The Zoroastrian priestesses of Iran
MEE visits a Zoroastrian fire temple in southern Tehran, and hears from priests about gender equality among followers of the ancient religion
Mobediar Sarbar Talapolevara enters the temple dressed in a long white dress on top of which a white veil is pinned, and sits close to the small but vigorous fire that crackles in the middle of the temple.
Talapolevara’s immaculate threads are transcendentally laundered, flawless white throughout. Her one accessory is the traditional koshti, a long belt which represents the Zoroastrian basic principles of “good thoughts, good words and good actions”.
“My father was a Parsi, that is a Zoroastrian from India,” she says. “I recall him fastening his belt every day before breakfast and telling us about his childhood in India, where Zoroastrians cling to conservative traditions and kids must wear the koshti from the age of eight years old.”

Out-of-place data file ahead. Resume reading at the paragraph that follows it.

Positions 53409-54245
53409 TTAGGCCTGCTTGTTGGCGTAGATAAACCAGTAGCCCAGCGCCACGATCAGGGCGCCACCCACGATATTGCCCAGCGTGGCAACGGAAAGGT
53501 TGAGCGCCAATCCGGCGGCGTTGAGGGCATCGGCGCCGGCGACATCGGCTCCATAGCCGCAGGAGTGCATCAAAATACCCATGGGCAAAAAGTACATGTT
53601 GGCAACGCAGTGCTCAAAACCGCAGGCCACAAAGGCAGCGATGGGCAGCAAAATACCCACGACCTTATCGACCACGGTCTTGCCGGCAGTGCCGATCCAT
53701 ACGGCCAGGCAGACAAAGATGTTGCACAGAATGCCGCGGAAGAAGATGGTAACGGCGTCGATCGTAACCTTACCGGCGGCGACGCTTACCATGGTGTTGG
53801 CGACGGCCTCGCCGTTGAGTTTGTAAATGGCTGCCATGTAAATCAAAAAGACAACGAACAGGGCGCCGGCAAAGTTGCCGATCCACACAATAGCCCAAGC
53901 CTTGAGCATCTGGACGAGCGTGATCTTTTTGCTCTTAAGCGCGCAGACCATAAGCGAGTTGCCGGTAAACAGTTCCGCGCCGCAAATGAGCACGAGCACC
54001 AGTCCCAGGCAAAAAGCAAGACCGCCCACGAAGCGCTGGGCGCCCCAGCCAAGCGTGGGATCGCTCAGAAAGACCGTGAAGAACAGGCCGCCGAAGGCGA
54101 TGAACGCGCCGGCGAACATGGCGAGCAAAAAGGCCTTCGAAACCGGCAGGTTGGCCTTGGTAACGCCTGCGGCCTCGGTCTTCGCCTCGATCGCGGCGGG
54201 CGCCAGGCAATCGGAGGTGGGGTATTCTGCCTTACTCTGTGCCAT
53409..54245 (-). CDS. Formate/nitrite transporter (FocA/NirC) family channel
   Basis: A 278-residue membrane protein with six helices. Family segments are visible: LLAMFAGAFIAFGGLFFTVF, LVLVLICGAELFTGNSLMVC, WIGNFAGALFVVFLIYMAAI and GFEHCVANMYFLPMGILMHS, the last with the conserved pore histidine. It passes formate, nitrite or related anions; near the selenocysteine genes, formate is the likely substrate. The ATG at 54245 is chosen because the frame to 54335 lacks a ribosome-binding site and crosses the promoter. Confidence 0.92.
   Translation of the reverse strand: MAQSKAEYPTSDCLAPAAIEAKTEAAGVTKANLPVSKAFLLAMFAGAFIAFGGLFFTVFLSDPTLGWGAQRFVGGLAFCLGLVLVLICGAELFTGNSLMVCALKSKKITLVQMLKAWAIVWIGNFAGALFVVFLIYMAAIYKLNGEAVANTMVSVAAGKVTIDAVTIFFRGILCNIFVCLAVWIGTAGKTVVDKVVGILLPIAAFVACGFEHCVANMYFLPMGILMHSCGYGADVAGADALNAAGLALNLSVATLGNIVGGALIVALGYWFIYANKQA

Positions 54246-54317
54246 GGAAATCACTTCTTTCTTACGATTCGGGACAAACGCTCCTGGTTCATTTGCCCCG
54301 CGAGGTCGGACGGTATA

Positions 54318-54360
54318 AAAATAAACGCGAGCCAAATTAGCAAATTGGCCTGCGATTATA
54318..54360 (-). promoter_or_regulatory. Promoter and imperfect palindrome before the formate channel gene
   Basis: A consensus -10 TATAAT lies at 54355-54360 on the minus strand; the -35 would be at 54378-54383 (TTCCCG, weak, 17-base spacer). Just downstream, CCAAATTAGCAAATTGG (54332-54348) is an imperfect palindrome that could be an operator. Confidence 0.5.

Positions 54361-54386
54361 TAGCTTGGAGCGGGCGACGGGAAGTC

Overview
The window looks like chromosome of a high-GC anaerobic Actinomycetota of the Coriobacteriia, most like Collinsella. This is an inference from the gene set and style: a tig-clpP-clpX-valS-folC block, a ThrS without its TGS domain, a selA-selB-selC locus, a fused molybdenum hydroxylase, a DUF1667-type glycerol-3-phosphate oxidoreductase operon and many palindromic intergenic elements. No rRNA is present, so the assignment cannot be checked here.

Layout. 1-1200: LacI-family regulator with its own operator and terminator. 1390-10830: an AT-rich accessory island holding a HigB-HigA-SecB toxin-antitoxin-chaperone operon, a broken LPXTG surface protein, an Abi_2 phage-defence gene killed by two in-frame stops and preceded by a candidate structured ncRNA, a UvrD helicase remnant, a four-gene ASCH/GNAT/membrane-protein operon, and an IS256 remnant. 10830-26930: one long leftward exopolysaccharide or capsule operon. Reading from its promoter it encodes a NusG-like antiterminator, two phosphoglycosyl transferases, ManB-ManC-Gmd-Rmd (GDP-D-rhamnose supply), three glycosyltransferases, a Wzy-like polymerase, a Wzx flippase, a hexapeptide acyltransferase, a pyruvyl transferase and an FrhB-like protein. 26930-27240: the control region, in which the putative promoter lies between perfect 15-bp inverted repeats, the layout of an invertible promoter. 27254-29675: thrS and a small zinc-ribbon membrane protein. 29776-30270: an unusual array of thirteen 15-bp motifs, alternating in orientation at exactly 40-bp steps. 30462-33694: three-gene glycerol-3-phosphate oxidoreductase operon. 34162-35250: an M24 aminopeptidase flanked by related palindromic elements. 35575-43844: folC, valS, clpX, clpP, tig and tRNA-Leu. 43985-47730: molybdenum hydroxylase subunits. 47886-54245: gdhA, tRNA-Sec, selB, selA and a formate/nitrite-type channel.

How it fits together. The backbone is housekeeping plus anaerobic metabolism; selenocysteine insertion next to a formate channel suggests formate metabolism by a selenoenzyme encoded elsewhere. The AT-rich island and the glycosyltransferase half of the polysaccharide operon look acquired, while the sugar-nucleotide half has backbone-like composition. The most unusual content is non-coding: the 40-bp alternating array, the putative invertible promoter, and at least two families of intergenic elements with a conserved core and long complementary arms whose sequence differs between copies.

“It was my father who encouraged me the most. At first Indian Parsis opposed the idea of the female priests,” Mobed Talapolevara said. “That’s why I was pleasantly surprised upon my initiation as a priest four years ago to receive messages of support from those same Indian Parsi. They even published articles in Indian newspapers and at the International Congress of Zoroastrians.”
Berhad, a young Zoroastrian disciple, who chants by heart the Avesta, the holy Zoroastrian scriptures, as often as he can, told MEE that “Zoroastrian society maintains a caste system. The Mobeds are the highest caste. After the Arab invasion and the following persecutions, the majority of Mobeds fled to India”.
“They were the most traditional ones, those who apply the Sasanian interpretation of the sacred text, the Avesta. Actually, during the Sasanian time – the last pre-Islamic reign in Iran – the Mobeds took power and mixed religion and politics together, instituting even a kind of Sharia, a law and moral code which gave the precepts and the rules founded on a new reinterpretation of the Zarathustra recitations.”